Re: [DS2] While we're on the subject of firing arcs....
From: "Oerjan Ohlson" <oerjan.ohlson@t...>
Date: Mon, 20 Mar 2000 22:02:44 +0100
Subject: Re: [DS2] While we're on the subject of firing arcs....
Brian Bilderback wrote:
>Yeah, I pretty much understand why it was done in game terms. I was
>just wondering if the restriction on action order actually jived with
>Any input? I know the Swedes had the S-Tank,
We had, yes. There are reasons why no-one else wanted it though, and
why we don't have it any longer :-/
>and the Germans and Soviets have traditionally used Assault Gun
>designs a lot more than other nations.
Assault guns are mainly intended to support infantry against enemy
infantry, at a lower cost than you'd pay for real tanks. I think they
work fairly well for this in DSII... smaller (and therefore cheaper)
than a turreted tank with the same main gun, and enemy infantry can't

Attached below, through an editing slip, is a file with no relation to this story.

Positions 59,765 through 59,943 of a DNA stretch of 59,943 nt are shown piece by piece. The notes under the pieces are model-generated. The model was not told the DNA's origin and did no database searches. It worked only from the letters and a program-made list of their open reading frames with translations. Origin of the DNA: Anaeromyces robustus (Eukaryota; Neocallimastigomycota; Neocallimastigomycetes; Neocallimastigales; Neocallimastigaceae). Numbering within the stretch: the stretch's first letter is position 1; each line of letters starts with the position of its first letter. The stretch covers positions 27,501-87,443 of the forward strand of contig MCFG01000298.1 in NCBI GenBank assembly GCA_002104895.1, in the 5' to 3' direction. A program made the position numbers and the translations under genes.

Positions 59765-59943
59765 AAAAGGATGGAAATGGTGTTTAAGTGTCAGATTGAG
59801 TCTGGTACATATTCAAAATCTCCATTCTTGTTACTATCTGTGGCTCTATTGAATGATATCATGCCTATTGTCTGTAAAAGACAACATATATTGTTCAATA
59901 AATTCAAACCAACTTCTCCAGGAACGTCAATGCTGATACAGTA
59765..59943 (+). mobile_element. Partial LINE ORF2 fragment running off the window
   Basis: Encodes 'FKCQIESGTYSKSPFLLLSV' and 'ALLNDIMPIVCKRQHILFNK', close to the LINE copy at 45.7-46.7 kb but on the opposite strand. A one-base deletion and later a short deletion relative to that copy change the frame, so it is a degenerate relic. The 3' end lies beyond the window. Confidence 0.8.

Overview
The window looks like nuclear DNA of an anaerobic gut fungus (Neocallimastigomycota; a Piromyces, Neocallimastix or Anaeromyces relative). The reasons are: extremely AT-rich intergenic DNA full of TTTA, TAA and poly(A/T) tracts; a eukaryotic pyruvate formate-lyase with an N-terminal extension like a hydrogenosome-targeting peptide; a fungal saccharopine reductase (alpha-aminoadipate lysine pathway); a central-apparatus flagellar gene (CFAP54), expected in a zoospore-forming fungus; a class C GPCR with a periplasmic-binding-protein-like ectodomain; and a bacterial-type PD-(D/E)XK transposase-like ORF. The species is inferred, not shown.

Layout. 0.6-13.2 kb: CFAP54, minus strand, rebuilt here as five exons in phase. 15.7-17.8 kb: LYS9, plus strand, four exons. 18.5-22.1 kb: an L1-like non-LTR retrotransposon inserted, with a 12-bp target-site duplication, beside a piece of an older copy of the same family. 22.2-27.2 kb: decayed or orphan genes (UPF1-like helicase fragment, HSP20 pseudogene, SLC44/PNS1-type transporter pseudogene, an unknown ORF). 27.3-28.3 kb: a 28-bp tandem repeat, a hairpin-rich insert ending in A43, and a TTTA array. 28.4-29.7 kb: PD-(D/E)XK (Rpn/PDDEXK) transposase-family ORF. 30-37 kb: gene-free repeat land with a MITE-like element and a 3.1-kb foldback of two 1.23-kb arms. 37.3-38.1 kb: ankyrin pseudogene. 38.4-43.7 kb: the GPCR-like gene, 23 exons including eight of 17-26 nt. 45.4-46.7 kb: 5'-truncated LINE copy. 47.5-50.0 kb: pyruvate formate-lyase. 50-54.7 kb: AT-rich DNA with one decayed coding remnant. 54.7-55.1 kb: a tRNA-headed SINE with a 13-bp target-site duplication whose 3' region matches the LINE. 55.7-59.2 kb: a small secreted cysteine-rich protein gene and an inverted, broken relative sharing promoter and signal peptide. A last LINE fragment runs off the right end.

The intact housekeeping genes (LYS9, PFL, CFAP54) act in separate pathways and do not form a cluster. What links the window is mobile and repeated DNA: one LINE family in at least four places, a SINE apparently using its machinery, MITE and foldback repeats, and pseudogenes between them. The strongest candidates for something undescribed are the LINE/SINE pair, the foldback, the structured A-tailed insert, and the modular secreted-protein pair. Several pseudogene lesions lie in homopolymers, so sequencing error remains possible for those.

move very fast so they have a chance to shoot at something :-/
The S-tank OTOH was a tank destroyer, specifically built for
reverse-slope defences. Performed adequatly but not brilliantly in that
role, but not very good at all for offensive operations.
>In game terms, I also prefer your idea of allowing them to move THEN
>fire ONLY if they only half-move. In addition, however, I would also
>penalize them one die code of accuracy (it HAS to be harder to slew a
>whole tank around to track a moving target than it is to just rotate
It takes more engine power to turn the entire tank than to rotate the
turret, but it doesn't necessarily affect the accuracy when firing at a
What it does affect, or rather prohibit, is the ability to fire on the
move - the S-tank can't do that, no matter how fancy targetting devices
you equip it with. It has to stop, or move very slowly, to be able to
aim. The "only move half" house rule would probably work well to
"Life is like a sewer.
What you get out of it, depends on what you put into it."